Some of us said goodbye to the office for good during the pandemic, but many small businesses are still navigating a hybrid model with mixed results. While working from home undoubtedly has its benefits, for some, the result can be a lack of community and connection – and a feeling of isolation.
It’s into this landscape startup Find Sanctuary launches, offering offices and micro-cabins embedded in wild nature just two hours drive from the city. Founder Charlie Hammond has eschewed the ‘off-grid’ model favoured by other cabin companies, instead adopting a ‘plugged-in’ model designed to prise workers out of the urban core and into nature without the fear of missing deadlines.
Hammond picked Big Bear for Find Sanctuary’s inaugural 40-cabin site and is currently testing a pilot cabin. While many cabin or glamping sites offer vague promises of restoring well-being, Hammond putting his money where his mouth is with Find Sanctuary and proving it can do so. Visitors to this first cabin will have cortisol levels tested pre and post-stay to see if there’s a measurable difference.
While nature will do much of the heavy lifting, the cabin design should also help – offering a reading nook, mediation rock, rain shower and outdoor bath, and panoramic windows that ensure the outdoors never feels far away.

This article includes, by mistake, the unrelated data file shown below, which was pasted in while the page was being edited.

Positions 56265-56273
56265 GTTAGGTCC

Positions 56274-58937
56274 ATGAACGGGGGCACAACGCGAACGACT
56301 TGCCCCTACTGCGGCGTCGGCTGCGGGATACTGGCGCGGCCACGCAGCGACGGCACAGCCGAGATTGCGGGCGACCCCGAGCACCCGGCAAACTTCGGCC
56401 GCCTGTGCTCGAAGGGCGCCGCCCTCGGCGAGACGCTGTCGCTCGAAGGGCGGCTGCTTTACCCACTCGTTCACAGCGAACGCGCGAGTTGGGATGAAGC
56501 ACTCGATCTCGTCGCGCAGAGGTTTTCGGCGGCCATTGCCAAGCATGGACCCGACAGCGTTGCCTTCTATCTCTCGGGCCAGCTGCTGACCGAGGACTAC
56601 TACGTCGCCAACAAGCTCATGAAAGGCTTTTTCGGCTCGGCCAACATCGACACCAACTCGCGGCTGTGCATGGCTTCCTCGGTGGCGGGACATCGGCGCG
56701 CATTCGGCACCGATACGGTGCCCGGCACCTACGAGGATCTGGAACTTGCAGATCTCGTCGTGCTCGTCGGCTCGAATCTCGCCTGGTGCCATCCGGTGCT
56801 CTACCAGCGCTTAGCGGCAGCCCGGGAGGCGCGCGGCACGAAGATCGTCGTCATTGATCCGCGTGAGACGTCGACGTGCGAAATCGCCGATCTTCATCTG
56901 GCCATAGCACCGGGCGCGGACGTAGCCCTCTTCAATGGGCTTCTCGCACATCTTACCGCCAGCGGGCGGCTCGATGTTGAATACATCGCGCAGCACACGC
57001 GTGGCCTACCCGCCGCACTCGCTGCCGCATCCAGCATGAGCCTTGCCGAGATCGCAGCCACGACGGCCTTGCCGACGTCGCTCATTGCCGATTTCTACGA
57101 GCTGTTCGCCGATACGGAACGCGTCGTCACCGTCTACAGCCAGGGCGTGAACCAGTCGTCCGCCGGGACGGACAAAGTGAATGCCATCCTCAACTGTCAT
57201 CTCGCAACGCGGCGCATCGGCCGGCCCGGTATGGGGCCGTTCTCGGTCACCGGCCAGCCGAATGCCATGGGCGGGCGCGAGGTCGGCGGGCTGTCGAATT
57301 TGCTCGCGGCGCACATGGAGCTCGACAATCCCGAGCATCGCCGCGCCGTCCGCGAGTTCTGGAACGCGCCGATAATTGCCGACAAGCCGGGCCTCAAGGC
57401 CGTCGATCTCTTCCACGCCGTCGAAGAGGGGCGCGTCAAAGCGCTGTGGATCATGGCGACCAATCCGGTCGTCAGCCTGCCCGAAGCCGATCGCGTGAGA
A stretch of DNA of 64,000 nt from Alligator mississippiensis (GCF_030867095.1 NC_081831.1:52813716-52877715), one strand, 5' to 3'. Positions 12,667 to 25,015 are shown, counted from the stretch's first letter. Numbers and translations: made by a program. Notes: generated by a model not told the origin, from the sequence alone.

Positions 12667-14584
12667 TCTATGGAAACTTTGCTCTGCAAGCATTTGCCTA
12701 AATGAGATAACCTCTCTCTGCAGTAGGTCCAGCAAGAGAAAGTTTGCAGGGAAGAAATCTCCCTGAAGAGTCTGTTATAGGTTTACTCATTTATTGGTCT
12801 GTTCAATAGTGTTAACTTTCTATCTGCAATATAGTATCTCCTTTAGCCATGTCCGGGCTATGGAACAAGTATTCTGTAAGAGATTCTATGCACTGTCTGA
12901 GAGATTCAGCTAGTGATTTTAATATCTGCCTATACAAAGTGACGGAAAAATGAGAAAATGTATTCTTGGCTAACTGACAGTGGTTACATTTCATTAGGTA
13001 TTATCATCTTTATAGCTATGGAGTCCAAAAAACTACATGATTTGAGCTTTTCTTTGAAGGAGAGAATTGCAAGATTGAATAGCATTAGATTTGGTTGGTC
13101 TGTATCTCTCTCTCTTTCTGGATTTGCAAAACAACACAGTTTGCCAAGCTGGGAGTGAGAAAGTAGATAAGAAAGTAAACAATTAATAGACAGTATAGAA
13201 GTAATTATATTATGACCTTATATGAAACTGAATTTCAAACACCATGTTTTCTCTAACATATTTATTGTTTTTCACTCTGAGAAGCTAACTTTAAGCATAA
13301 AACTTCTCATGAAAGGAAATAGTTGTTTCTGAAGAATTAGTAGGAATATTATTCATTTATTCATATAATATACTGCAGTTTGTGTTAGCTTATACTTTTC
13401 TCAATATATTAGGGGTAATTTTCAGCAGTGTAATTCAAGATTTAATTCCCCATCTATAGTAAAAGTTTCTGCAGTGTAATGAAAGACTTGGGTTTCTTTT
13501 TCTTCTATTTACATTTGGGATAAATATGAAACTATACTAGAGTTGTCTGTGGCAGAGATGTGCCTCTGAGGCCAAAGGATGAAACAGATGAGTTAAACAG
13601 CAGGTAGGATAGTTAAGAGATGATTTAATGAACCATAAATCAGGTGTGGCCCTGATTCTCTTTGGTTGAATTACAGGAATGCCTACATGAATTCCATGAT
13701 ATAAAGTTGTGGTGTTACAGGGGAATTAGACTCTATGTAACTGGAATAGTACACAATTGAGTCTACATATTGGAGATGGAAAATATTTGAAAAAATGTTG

Hammond’s grand, long-term ambition is for workers to be given two or three days ‘in nature’ per quarter. ‘Our B2B Paid Time On, “work-from-the-woods” model will be targeting remote-first tech companies to begin with,’ he explains.
‘This offering will be intended as a company-wide, preventative mental health tool, combating employee burnout and team disconnect,’ says Hammond. ‘For remote-first businesses, we see this as an extremely powerful productivity and wellness play that similarly helps on both talent acquisition and retention.’
Find Sanctuary has set its sights on launching locations close to Los Angeles, San Francisco and New York to begin with and hopes to encourage a broader shift in corporate culture by persuading companies to rethink employee well-being as a result.